We analyzed the patterns of several local network motifs that appeared in the dynamics-based network, where each node was either nucleic or cytoplasmic (Figure 1E, I, and 1K). The triangular motif (in which the three nodes are connected together by three edges) in a biological network is the smallest clump of nodes that reveals the connection patterns of nodes in a locally dense network, and is thought to be a basic motif that reflects biologically relevant phenomena [16]. As Figure 1E shows, there are four possible triangular motifs (T) in the dynamics-based network, which consist of various combinations of nucleic and cytoplasmic nodes: all nodes are cytoplasmic (T3:0), two are cytoplasmic and one is nucleic (T2:1), one is cytoplasmic and two are nucleic (T1:2), and all nodes are nucleic (T0:3). In each of the dynamics-based networks (with R > 0.97, 0.98, and 0.99), we calculated the proportion of each of the four triangular motifs and compared it with the expected results generated by random edge rewiring (RER, used as the negative control; n = 1,000; for details, see the Methods section). In the dynamics-based network with R > 0.99, the proportions of T3:0 and T0:3 were 16.50% and 14.75%, respectively, which were significantly higher than the expected negative control values of 12.24 ± 1.74% (s.d.) and 11.77 ± 1.12% in the random networks (P < 0.001 and 0.01, respectively; Figure 1F). Conversely, the proportions of T2:1 and T1:2 were 35.40% and 33.34%, which were significantly lower than the corresponding control values of 38.30 ± 1.09% and 37.69 ± 1.70% (P < 0.05 and 0.001, respectively; Figure 1F). The dynamics-based networks generated with thresholds of R > 0.97 and 0.98 showed similar patterns (Figure 1G, H). Consequently, the triangular motif analysis supports the hypothesis that phosphopeptides identified in the same cellular fraction were localized (clustered) in the dynamics-based network. We also analyzed the number of binary (Figure 1I) and square (Figure 1K) motifs in the dynamics-based network with R > 0.99, and observed similar patterns (Figure 1J, L).

The connectivity of phosphopeptides within a given cellular fraction suggests that the phosphorylation dynamics-based network is a valid approach for the reconstruction of the entire protein-based signal pathway, because in most cases, signal transmission occurs between proteins that lie close together. We expected that the validity of our approach would depend partly on the threshold R. To test this hypothesis, we defined a phosphopeptide localization score for the dynamics-based network as the sum of the proportions T3:0 and T0:3, and calculated the O/E value for the localization score (where O is the observed localization score in the real network and E is the expected average score in the RER network with n = 1,000). The resulting average O/E values with R > 0.99, 0.98 and 0.97 were 1.30, 1.17, and 1.12, respectively. Therefore, the higher R threshold generates a dynamics-based network that more accurately reflects the actual intracellular signaling network.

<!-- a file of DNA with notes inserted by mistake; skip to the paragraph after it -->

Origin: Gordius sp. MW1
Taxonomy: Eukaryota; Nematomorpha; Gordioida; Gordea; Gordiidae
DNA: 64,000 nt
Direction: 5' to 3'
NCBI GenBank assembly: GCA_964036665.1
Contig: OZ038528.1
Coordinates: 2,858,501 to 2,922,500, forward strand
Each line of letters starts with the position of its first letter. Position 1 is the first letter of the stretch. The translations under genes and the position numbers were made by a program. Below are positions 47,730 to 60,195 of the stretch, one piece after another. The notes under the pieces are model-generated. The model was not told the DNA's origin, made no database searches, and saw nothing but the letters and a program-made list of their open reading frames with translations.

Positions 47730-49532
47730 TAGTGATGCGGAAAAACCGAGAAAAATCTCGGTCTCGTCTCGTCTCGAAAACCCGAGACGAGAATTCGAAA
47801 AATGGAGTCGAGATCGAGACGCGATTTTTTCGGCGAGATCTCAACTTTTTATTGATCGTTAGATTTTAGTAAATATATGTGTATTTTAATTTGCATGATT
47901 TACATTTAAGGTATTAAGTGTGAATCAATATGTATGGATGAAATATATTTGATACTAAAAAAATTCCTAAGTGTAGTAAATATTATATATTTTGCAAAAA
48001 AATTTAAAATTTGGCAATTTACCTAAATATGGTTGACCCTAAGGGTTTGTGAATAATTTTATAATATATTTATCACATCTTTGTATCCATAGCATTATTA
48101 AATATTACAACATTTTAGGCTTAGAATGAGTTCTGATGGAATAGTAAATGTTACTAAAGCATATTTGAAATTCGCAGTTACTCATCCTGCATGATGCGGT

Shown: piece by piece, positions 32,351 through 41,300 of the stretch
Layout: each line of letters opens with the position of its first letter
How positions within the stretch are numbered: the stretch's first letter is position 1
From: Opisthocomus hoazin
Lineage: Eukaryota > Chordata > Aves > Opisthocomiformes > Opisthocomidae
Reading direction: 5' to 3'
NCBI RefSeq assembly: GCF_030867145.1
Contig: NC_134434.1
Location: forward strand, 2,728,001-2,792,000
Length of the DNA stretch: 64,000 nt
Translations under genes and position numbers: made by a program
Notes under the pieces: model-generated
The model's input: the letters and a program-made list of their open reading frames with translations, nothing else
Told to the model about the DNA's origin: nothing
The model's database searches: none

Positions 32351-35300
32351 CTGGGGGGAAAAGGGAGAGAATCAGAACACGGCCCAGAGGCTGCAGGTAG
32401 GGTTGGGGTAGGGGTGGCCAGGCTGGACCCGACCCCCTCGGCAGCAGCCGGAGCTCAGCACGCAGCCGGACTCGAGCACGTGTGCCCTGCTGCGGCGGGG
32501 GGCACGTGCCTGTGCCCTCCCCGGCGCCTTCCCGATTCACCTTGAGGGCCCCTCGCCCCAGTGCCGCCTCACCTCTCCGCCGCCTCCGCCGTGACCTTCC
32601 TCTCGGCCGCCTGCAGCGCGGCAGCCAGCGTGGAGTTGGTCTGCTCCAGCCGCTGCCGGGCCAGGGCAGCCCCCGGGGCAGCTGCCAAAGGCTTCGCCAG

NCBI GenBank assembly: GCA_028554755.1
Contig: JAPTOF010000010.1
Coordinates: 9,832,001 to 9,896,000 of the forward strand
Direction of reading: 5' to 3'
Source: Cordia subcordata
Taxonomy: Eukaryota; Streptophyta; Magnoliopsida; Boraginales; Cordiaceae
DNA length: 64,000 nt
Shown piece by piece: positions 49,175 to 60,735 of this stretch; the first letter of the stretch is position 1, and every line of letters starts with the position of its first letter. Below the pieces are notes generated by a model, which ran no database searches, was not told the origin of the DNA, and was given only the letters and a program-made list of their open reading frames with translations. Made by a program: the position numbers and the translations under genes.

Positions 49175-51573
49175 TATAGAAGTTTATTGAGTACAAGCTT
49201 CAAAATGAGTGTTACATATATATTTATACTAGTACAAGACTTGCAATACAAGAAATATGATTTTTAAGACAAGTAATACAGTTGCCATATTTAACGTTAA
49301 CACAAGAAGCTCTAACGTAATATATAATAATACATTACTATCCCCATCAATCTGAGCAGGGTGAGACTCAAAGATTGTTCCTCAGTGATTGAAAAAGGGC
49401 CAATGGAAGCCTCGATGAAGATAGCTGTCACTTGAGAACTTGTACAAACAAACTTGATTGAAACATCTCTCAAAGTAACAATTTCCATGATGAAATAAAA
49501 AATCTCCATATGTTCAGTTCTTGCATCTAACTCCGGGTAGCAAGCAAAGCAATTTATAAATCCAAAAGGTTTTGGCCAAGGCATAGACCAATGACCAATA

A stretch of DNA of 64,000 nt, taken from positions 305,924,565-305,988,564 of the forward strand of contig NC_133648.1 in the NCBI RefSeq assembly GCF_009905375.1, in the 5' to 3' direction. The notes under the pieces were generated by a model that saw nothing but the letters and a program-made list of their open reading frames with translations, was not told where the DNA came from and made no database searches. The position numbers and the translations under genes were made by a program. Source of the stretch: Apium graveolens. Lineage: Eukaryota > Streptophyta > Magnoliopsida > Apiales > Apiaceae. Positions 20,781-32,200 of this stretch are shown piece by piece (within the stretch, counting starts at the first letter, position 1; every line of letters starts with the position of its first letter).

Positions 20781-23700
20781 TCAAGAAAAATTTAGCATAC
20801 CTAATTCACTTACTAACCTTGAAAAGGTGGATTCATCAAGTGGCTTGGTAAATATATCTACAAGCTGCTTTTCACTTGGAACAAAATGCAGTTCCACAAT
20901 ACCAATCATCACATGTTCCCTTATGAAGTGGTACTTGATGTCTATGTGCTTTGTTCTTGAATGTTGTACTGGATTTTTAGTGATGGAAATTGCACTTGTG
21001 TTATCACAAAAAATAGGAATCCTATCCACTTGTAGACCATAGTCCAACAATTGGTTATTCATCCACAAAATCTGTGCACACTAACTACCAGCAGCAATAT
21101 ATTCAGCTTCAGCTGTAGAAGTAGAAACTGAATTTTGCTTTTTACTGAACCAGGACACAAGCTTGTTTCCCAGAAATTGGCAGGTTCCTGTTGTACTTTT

The EGF stimulation activates many signaling proteins

Given the projection effect of protein signaling, proteins whose phosphorylation behaviors are similar to those of many other proteins are thought to be activated by upstream signals and to transmit a signal to downstream proteins. Accordingly, in the dynamics-based network for the EGF stimulation, phosphopeptides with many interacting partners (a high node degree) would have corresponding proteins that are activated by the EGF stimulation. Indeed, many biological function annotations (derived by means of gene ontology) of the phosphopeptide nodes represented as hubs in the dynamics-based network with R > 0.99 were related to signal transmission (e.g., "cell cycle" and "insulin receptor signaling"; Table 1) and vice versa (Additional File 4). These results suggest that many signaling proteins, including those unrelated to the EGFR signaling, gain their enzymatic activities as a result of the EGF stimulation (see the section "The EGFR signal is precisely transmitted to its downstream components under the control of whole-proteome pathways" for additional discussion of this point).

Table 1. Proteins with a degree ≥ 30 in the dynamics-based network.

Additional file 4. Node degrees in the dynamics-based network for R > 0.99 and the corresponding biological processes from the gene ontology annotation.

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The phosphorylation dynamics-based network reflects known signaling pathways

To evaluate whether the dynamics-based network reflects actual signaling phenomena at the pathway level, we compared the network with R > 0.99 with known signal transduction pathways registered in public databases.